Watching concrete explode

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In tunnel fires, concrete can be a major hazard, not at least for rescue groups.

In tunnel fires, concrete can be a major hazard, not at least for rescue groups. Image:

Even if concrete is not flammable, it can be hazardous in tunnel fires: high-performance concrete can explode at high temperatures. Although the phenomenon is well known, the physics behind it have not yet been fully understood. Empa researchers have now made the processes inside concrete visible for the first time using real-time-neutron radiography and tomography.

Gotthard, Montblanc, St. Bernardino - tunnel fires repeatedly cause the ceilings of the seemingly stable tubes to collapse. Infernal temperatures of up to 1000 degrees Celsius push concrete to its limits - and depending on the specific material in question, it can explode. However, the process has not yet been fully understood. It is clear that the water contained in high-performance concrete starts to move and evaporates - but cannot escape. The enormous vapor pressure in the fine pores of the concrete and the thermal stress on the material can cause parts to be blown off. Whether such explosions actually occur and how serious the consequences are depends on numerous factors and can hardly be predicted.

In order to better understand the physics of bursting concrete, Empa researchers and a team from the University of Grenoble and the Laue-Langevin Institute, also in Grenoble, have for the first time used neutron tomography to produce three-dimensional images of the interior of heated concrete in real time. The investigations were only possible thanks to the strong neutron source at the Laue-Langevin Institute. The scientists took up to 500 pictures per minute and constructed a unique three-dimensional model of the spalling concrete.

So far experts have only been able to conclude that water in concrete moves away from a heat source and accumulates. The moisture would thus act as a barrier and would prevent water vapor from escaping. Therefore, the vapor pressure would rise to the extent that the material would have no choice but to explode. Using the new experimental setup, the Empa researchers and their colleagues could now actually observe this moisture barrier.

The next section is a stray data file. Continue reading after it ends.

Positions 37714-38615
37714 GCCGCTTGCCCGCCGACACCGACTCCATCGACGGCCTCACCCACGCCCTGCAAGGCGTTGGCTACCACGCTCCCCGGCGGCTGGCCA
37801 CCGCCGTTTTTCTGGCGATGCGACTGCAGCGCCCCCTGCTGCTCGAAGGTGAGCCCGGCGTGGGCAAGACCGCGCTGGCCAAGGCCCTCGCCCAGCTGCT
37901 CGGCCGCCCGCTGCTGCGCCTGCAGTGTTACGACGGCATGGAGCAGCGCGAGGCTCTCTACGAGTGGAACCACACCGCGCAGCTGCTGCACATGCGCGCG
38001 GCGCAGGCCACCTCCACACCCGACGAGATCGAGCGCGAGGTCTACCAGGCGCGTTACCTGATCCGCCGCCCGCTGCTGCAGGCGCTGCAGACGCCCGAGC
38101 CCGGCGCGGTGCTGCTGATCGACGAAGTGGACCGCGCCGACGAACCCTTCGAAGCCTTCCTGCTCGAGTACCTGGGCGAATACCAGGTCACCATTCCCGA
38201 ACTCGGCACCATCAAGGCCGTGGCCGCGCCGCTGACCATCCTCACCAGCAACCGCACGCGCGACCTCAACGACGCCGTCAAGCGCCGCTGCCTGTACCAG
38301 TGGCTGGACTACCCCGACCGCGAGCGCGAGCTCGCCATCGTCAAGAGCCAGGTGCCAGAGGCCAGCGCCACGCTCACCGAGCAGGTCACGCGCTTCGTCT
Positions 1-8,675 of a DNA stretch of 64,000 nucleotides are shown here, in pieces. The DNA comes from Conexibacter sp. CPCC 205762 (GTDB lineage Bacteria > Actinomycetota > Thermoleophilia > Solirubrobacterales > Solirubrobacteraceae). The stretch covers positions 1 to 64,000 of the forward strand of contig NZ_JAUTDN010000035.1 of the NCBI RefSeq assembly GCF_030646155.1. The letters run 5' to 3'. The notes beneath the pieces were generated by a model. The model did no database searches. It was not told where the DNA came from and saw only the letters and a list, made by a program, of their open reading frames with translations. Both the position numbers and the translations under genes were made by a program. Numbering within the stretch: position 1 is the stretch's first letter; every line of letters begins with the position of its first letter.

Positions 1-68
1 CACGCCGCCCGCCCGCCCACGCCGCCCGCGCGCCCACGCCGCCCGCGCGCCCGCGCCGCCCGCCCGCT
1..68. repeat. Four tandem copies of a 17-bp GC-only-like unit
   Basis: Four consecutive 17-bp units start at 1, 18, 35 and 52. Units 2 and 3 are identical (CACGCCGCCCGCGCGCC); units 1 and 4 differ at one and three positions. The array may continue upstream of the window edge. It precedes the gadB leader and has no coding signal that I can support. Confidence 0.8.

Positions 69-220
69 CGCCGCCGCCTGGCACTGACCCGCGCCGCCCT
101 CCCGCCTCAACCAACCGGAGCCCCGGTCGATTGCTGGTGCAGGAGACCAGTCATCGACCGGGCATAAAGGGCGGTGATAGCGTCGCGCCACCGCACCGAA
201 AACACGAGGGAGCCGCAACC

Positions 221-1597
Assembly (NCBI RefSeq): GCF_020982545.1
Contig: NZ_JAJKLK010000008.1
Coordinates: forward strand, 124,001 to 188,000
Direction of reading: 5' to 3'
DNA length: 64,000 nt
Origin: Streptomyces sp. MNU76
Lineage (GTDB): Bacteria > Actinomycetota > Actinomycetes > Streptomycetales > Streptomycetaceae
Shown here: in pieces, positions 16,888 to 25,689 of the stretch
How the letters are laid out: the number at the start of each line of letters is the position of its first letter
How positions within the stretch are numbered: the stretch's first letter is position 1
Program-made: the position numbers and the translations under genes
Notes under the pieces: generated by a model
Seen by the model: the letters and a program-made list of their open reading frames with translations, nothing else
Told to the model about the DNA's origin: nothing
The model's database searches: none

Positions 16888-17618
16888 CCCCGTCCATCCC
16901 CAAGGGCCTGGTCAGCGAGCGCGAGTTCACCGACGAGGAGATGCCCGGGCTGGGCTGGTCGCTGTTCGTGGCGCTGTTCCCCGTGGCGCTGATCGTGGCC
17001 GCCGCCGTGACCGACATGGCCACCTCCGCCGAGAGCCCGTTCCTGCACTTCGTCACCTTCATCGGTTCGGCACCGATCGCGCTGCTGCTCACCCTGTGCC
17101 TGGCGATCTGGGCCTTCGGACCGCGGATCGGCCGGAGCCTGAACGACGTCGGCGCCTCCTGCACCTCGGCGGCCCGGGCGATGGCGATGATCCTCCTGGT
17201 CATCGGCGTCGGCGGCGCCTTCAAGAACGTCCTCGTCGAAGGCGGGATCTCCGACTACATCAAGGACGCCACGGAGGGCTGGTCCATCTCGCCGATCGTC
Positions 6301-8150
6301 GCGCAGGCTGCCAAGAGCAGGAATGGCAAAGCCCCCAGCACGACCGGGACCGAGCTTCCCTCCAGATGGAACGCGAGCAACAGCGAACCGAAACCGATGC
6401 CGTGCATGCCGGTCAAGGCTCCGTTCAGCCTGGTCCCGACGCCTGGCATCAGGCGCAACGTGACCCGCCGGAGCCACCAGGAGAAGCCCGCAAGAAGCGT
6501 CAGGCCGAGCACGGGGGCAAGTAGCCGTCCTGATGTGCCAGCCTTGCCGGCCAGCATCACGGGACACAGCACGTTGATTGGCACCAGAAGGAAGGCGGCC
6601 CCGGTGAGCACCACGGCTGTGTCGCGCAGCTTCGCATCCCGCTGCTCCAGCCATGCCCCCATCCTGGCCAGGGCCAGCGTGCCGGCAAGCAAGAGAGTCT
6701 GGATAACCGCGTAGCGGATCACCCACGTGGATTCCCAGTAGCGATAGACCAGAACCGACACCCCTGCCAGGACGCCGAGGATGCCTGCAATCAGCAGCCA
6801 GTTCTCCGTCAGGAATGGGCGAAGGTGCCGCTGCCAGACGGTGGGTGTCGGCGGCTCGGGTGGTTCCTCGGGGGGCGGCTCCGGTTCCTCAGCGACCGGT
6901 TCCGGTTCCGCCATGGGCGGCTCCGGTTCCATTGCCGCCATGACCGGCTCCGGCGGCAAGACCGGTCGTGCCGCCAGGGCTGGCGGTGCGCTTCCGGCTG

Concrete consists of a mixture of sand, cement and water. A chemical reaction occurs between cement and water, which chemically and physically binds the water and hardens the mixture. If the temperature in a fire exceeds 200 degrees Celsius, the cement in the concrete dehydrates and the bound water turns into vapor. High-performance concrete generally has very low porosity and very fine pores. These properties are of great advantage as they provide high strength and exceptional durability, making the concrete virtually impermeable to external contaminants. However, the low permeability of high-performance concrete turns out to be a disadvantage in the case of a fire with very high temperatures because water vapor cannot escape and extremely high vapor pressures can build up.

Empa researchers have already developed and patented new additives that counteract the spalling of concrete. The new results should now lead to be a further step towards the development of safe building materials with greater resistance even at the highest temperatures, such as a tunnel fire.